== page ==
By Equation (6), it can be noticed that vehicles in congestion flow state are almost always connected and this case could last long time (compared to vehicles in freeflow state) because of their small velocity differences. In other words, a deep analysis to direct connectivity in congestion flow state makes no sense. Hence, we focus on the direct connectivity in free flow state. The authors of [18] proved that the speeds of vehicles in free flow state follow a normal distribution. To confirm this result, we also cite the real measured data on Peking Second Ring Road. Table 1 shows the collected cumulative occurrence frequency for given velocity versus intervehicle distances and corresponding fitted normal distribution parameters, where h indicates the intervehicle distance and v denotes the speed.
With above conclusion, we can give the PDF f_{ V }(v_{ i }) for velocity v_{ i } of vehicle i as:
where u_{ i } and σ_{ i } are the average velocity and the standard deviation respectively. The distances of successive vehicles in a highway in free flow state are generally not too near because the traffic flow is free or lightload and overtaking is allowed. Thereupon, the speeds of vehicles are unrelated or in other words, all vehicles’ velocities here are Independent Identically Distributed (I.I.D) stochastic variables [20]. Hence, the velocity difference v_{ d } of two nodes i and j is distributed according to the PDF as follows:
The mean velocity difference is μ = μ_{ i } − μ_{ j } and the standard deviation of velocity difference is\sigma =\sqrt{{\sigma}_{i}^{2}+{\sigma}_{j}^{2}}\text{.}
In practice, each vehicle’s velocity may actually not be much bigger or very close to zero in the free flow traffic state. Therefore, the speed bounds v_{min} and v_{max}, denoting the lower and upper limit of velocity respectively, are introduced, where v_{min} and v_{max} are further defined as v_{min} = μ − 3σ, v_{max} = μ + 3σ. The reason behind these two speed limits is that the area in range the (μ − 3σ, μ + 3σ) covers about 99.7% of the whole area for a normal distribution curve. Accordingly, we revise the PDF of velocity with speed limits as:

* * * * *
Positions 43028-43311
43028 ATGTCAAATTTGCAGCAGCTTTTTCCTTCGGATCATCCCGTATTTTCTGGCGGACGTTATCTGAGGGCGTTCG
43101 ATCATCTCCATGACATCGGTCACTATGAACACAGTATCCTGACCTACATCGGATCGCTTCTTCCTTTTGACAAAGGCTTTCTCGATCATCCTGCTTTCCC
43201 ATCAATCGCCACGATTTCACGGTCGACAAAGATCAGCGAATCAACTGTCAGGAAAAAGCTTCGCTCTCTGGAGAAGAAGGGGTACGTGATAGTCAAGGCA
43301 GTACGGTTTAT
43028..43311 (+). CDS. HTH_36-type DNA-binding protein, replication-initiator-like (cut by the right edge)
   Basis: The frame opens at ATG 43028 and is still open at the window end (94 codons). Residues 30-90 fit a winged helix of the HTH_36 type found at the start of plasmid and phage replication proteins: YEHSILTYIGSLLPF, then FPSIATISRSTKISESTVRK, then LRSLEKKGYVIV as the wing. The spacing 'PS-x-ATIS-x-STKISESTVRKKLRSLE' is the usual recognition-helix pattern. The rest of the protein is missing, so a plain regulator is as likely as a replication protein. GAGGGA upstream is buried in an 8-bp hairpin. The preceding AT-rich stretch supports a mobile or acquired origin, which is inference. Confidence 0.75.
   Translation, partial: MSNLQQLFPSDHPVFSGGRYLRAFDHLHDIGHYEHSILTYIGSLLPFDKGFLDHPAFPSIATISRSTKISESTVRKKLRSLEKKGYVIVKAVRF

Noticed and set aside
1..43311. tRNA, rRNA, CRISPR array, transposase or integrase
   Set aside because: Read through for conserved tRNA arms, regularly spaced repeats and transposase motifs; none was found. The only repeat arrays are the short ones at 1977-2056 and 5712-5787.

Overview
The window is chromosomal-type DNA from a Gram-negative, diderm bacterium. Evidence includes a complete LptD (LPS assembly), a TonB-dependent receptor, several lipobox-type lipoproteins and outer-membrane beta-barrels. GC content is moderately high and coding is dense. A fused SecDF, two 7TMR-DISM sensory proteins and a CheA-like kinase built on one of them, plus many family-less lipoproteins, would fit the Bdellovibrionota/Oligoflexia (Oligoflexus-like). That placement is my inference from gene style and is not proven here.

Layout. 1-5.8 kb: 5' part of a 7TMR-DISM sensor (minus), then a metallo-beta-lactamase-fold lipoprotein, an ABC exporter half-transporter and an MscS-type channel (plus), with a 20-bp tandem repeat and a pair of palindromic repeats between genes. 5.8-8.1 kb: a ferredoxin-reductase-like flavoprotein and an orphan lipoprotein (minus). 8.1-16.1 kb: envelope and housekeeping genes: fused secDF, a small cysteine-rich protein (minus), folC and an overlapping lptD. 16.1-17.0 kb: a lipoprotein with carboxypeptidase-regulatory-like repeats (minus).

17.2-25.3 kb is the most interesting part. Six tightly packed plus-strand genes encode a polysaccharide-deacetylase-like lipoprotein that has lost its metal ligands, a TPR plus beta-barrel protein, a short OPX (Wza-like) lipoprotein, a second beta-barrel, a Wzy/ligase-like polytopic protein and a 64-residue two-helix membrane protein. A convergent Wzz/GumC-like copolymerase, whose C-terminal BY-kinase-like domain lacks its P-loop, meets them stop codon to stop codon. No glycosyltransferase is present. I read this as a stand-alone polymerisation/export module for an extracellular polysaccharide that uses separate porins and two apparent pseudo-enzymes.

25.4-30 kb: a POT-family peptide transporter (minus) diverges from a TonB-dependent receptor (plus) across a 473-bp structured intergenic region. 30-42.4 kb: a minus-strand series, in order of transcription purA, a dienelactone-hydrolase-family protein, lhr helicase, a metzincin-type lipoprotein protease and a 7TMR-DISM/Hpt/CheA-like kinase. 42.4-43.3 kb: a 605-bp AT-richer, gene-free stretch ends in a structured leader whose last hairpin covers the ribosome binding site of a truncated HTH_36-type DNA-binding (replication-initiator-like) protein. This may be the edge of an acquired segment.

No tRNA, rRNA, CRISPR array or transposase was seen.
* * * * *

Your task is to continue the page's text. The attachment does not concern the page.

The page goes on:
where v_{min} ≤ v ≤ v_{max}.
The aforementioned discussions consider that vehicles all drive in a line. However, the result is different when vehicles running on neighboring lanes.
Theorem 3: In free flow state, the PDF for connection duration length when vehicles run on neighboring lanes is
whereQ\left(x\right)=\frac{1}{2}erfc\left(\frac{x}{\sqrt{2}}\right), and erfc( · ) is the complementary error function.
Proof In the case that vehicles run on neighboring lanes, i.e. i and j move paralleling, we could get p = (p_{ x }, p_{ y })^{T}, v = (v_{ i } − v_{ j }, 0)^{T}, where{p}_{x}^{2}+{p}_{y}^{2}\le {R}^{2}as shown in Figure 7. Thus, the length of connection duration is
Withs=2\sqrt{{R}^{2}{p}_{y}^{2}}, we have the PDF for connection duration length as:
The PDF of the connected duration length for vehicles on neighboring lanes with same and opposite moving direction are plotted in Figure 8. Compared with Figure 8(b), it can be noticed that there is a large opportunity for vehicles connecting for a long time when they drive in the same direction, as shown in Figure 8(a). However, for vehicles moving with opposite direction as shown in Figure 8(b), the short connection duration occupies large portion of the probability density. The reason is apparent because of the different velocity differences for vehicles driving in different directions. This result also shows that to design underlying routing protocol for vehicles moving on the opposite direction , where routes may be only valid for a very short interval , is quite difficult than on the same direction.
Indirect connectivity